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Architect Alexander Bigeni has been Malta’s most prolific architect since the start of 2017, according to data obtained from the Planning Authority’s database.

Between January 2017 and the end of July 2021, Bigeni had a total of 637 planning applications approved, the vast majority of which were in Gozo. 

Second in the ranking is the firm Falzon & Cutajar, which racked up 543 approved permits over the same period. Architect Emanuel Vella had the third-highest number of approved permits – 442.

Bigeni’s success rate – the proportion of applications approved out of all those submitted – was 84%, while Falzon & Cutajar’s was 81% with Vella coming in at 82%.

Bigeni, who has been associated with a number of controversial projects, was recently in the news after Lovin Malta reported that the Kamra tal-Periti – the body which regulates Malta’s architects – had started an investigation into alleged misconduct, including professional negligence, misconduct or malpractice. 

There were a total of 23,993 approved permits, submitted by 742 architects, during the period under review – an average of 32 approved permits per architect. 

The top ten most prolific architects accounted for roughly 17% of approved permits, with 4,014 approved permits between them.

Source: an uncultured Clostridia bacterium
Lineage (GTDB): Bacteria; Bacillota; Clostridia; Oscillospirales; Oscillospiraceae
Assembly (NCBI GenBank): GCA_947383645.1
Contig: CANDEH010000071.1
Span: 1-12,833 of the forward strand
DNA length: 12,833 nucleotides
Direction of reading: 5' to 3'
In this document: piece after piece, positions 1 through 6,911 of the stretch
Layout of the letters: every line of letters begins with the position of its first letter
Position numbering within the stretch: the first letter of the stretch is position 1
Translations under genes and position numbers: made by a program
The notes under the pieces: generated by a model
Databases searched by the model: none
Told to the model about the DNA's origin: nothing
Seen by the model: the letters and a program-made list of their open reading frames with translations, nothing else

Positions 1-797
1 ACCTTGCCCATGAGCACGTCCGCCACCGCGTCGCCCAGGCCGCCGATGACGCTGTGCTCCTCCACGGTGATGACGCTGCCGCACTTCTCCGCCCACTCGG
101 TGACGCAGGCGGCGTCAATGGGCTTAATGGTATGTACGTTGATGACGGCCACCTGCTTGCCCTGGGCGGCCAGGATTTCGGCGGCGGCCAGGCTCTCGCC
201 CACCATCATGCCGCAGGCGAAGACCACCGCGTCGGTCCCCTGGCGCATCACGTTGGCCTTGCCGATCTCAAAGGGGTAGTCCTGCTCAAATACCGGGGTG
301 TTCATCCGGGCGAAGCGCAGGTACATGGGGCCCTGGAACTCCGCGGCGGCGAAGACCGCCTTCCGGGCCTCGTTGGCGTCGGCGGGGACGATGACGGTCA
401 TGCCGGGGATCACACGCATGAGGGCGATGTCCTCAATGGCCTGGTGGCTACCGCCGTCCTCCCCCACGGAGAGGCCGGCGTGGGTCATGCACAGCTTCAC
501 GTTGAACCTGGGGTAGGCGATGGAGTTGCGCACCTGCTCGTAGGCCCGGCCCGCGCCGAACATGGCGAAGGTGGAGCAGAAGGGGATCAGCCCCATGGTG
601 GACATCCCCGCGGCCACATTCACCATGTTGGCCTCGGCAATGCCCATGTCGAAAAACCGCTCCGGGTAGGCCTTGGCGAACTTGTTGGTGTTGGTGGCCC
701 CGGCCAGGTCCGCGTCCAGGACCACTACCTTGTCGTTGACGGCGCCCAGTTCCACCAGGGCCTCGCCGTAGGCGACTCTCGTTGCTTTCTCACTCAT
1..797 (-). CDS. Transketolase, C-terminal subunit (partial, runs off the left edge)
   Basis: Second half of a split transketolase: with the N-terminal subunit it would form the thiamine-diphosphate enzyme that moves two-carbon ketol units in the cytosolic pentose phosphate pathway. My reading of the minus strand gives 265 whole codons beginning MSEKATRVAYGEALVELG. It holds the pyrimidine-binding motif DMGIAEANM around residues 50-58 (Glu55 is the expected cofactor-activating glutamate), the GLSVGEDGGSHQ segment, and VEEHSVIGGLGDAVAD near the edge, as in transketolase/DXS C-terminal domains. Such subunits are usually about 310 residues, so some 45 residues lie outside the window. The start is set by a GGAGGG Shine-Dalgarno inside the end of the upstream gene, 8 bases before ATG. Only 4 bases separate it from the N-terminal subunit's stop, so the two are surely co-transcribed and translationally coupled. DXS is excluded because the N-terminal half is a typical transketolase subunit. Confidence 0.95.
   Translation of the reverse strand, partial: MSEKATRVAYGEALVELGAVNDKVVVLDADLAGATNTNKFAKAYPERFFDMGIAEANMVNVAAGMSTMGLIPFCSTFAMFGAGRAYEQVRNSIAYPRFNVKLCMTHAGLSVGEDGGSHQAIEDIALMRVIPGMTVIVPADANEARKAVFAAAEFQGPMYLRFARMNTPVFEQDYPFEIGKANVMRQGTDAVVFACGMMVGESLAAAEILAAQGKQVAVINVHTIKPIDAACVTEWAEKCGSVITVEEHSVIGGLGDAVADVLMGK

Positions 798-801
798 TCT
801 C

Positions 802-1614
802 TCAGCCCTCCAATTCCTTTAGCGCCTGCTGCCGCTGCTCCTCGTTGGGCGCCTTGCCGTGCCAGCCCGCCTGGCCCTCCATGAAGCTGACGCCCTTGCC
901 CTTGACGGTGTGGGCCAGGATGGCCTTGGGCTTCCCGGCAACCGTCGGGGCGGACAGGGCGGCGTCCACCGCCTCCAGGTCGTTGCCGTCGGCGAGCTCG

It is important to note that all works on a property require a permit, meaning that the proposed works in any application can range from erecting a fence in a field to a massive tower complex. 

Another consideration is the fact that not all architecture firms are the same size and are therefore able to take on different levels of work.  

The data used for this analysis was scraped from the Planning Authority website as part of Lovin Malta’s Planning Web project and includes all decisions on Planning Applications between 2017 and 2021. You can look up any individual architect in the dashboard below.

The project aims to place the spotlight on Malta’s planning process and to guide future discussions on how the construction and development sector should evolve going forward.

Alexander Bigeni also emerged as the most prolific architect when considering outside development zone applications.

Since January 2017 Bigeni has had 224 permit applications approved out of a total of 279 – an 80% success rate.

Second in the ranking is Charles Buhagiar with 210 permits approved. Unlike Bigeni, Buhagiar has a relatively low success rate 59%.

Lawyer-architect and government consultant Robert Musumeci comes in third with 164 permits approved out of a total of 199 – and 82% success rate.

While statistics on the number of permits each architect has had approved can give an indication of certain trends, it must be stressed that there isn’t anything in and of itself suspicious in an architect having a large number of approved permits, or otherwise.

There are a number of justifiable forms of development which can be applied for in ODZ, including those related to agricultural activities.

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